I read the Worldwatch/CAP Report on Renewable Energy (PDF) last night and agree with Dave that it is a good document. The biofuels section raised my eyebrows more than it should have. I critique it below.

Here is the bottom line on crop-based biofuels, and I am not alone in this assessment (for once) — Monbiot and Brown share my concerns. You have to replace on the world market every grain or bean you stop exporting and instead feed to an American car. Regardless of what others were using that grain for, the only way for other farmers on the planet to fill that hole is to grow more crops and the only way to grow more crops is to clear more land and the only land left to clear are rainforest carbon sinks and other assorted ecosystems.

Growing our own just forces others to grow their own. You cannot put the same bean into both your stomach and gas tank. When a biofuel profit taker tells you that biofuels do not compete for food, they are lying through their teeth. 70% of a corn kernel is lost to the human food chain when you use it to make ethanol.

The assessment is way too bullish on crop-based fuels, corn ethanol in particular:

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A typical 40 million gallon per-year ethanol plant can provide a onetime boost of $140 million to the local economy. Once built, the plant increases annual direct spending in the community while providing jobs throughout the economy.

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U.S. ethanol production doubled between 2000 and 2005, reaching nearly four billion gallons annually. Currently, most U.S. fuel ethanol is made from corn, the country’s largest crop, ensuring a strong basis of support among U.S. farmers and agricultural processors.

Ethanol is also used in higher concentrations up to E85 in a new generation of “flexible-fuel” vehicles that have slight engine modifications.

International Energy Agency (IEA), ethanol from corn is cost-competitive with gasoline in the United States (even without subsidies, and accounting for ethanol’s lower energy density) when the price of oil is above $45 per barrel–well below oil’s price in mid-2006.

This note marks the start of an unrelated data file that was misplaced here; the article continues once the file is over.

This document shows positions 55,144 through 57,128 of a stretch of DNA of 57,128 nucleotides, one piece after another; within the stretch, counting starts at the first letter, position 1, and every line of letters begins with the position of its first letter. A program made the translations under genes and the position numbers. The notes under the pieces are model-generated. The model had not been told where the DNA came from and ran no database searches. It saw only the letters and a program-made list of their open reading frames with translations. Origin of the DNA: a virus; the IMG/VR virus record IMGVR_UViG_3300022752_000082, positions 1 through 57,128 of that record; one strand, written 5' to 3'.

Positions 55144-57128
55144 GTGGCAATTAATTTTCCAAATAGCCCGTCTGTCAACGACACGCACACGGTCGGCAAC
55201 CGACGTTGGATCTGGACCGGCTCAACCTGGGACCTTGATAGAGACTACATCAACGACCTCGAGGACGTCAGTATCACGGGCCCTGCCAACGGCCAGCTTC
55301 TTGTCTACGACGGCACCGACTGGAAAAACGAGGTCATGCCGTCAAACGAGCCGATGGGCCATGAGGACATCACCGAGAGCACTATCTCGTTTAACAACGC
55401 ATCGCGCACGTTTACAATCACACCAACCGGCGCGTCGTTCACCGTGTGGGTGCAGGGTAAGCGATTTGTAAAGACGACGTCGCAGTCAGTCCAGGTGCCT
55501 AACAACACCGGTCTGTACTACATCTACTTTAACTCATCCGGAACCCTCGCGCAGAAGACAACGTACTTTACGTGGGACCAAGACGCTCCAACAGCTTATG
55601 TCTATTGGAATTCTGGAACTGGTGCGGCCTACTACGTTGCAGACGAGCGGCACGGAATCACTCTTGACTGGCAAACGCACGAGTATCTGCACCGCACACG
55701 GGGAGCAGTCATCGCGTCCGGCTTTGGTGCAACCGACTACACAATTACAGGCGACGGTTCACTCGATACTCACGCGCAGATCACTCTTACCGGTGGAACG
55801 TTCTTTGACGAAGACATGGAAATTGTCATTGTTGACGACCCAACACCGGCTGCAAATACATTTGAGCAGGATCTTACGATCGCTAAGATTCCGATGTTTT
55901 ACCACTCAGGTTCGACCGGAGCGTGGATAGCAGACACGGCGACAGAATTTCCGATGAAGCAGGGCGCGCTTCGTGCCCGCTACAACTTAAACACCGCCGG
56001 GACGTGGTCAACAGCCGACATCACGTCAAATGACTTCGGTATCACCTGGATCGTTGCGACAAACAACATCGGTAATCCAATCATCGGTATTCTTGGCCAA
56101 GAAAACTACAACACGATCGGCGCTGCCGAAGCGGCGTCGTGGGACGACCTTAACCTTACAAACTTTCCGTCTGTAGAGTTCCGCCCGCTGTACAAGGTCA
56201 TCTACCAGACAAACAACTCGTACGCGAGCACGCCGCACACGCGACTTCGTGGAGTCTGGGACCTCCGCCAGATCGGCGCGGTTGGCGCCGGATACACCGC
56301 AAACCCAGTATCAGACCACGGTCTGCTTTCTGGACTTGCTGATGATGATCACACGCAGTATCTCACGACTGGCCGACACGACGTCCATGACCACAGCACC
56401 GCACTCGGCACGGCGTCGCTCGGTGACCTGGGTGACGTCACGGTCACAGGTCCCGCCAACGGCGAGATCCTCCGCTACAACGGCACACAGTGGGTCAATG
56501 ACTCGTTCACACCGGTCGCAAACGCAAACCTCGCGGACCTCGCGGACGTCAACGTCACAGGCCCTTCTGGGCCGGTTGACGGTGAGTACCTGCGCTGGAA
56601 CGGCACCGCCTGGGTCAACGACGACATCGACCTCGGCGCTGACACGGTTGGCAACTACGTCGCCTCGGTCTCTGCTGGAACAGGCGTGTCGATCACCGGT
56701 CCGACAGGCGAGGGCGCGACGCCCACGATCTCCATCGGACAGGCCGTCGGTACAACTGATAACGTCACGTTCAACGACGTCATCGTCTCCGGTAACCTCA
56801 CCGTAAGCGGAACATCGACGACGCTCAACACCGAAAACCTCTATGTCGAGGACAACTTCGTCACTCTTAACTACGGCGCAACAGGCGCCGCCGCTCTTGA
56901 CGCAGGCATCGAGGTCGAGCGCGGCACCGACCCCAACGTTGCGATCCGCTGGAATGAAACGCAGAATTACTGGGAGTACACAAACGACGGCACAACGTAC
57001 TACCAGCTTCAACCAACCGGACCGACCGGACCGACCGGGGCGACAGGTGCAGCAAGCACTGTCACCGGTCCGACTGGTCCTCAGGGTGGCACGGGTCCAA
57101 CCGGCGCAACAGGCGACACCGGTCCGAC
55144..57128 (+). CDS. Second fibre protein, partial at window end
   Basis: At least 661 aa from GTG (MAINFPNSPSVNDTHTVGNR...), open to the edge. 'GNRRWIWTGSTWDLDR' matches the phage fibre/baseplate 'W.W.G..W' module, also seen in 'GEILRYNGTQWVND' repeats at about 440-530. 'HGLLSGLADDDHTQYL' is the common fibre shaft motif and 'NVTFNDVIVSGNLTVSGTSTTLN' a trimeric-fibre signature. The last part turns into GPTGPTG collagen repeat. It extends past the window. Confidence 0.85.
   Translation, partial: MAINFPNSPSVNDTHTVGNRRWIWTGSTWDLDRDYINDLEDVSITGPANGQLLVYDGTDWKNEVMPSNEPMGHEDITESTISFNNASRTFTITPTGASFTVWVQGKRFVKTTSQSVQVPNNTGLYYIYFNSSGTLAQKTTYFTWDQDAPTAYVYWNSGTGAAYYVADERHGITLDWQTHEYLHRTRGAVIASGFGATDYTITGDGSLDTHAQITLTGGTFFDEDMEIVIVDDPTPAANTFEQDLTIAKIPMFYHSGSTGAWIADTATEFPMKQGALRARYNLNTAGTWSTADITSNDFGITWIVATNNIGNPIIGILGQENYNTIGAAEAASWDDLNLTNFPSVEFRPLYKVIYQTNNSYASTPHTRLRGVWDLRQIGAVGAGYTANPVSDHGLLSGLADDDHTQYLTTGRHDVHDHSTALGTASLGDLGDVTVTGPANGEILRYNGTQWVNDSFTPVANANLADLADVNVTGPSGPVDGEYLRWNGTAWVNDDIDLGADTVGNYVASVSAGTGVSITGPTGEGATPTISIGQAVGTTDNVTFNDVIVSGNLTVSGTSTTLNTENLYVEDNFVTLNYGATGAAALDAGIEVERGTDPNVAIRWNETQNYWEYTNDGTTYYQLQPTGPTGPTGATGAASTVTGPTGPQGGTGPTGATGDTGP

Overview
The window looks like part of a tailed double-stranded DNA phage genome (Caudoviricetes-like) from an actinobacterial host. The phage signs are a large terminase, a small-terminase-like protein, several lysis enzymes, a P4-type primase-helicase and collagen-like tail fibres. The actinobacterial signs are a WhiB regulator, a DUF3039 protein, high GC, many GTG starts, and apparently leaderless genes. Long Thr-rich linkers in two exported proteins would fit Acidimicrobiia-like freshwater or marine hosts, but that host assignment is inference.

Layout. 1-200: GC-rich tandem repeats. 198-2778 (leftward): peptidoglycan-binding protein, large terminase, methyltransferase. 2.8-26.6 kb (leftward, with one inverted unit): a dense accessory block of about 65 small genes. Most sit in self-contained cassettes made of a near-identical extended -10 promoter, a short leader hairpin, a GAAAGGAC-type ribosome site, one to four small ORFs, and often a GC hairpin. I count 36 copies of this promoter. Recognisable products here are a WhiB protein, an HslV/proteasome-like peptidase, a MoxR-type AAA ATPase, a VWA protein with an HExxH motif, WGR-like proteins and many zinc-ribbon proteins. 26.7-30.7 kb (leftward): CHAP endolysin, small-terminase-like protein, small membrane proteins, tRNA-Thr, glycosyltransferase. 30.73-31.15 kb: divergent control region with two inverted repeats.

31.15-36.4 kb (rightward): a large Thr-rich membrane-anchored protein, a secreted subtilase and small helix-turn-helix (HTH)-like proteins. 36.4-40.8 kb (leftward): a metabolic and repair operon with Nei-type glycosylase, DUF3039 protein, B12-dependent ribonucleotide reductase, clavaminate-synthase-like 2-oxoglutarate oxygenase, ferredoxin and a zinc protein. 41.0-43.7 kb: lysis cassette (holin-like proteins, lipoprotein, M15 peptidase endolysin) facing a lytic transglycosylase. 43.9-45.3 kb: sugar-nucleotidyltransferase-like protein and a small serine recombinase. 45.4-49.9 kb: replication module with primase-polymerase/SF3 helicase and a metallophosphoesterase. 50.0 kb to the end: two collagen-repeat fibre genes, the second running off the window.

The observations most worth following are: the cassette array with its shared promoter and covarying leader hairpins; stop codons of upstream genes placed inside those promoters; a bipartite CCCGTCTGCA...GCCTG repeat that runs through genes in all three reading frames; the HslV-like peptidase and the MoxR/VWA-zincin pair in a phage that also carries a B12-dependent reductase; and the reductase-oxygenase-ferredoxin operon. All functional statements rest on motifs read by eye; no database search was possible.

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In light of all the well-defended criticism this fuel has received, I have to wonder where they have been all this time? Go here, here here, here, here, here, here, and here for just a few.

One of the weakest links in this section is the way they use the term “biofuels” instead of clearly stating that they are talking about corn-based ethanol, or switchgrass-based ethanol. By not being specific, they create a kind of fuzzy picture and you are often not sure which fuel they are talking about. The ramifications of corn-based ethanol are way different than cellulosic. The same can be said for soy-based diesel vs. algae- and palm-based. In an attempt to be fair and balanced, they offer this criticism of “biofuels”:

Biofuels have the potential to reduce many environmental problems associated with transportation, but they can exacerbate others if not developed carefully. The fuels are essentially a means for converting the sun’s energy into liquid form through photosynthesis. Yet one of the major concerns raised about them is their net energy balance — i.e., whether the energy contained in these biofuels exceeds the energy (particularly from fossil fuels) required to make them.

The report uses the term biofuels above, but it is talking about corn ethanol. Not only is this “not” a major concern of most environmentalists, but they quickly brush it aside: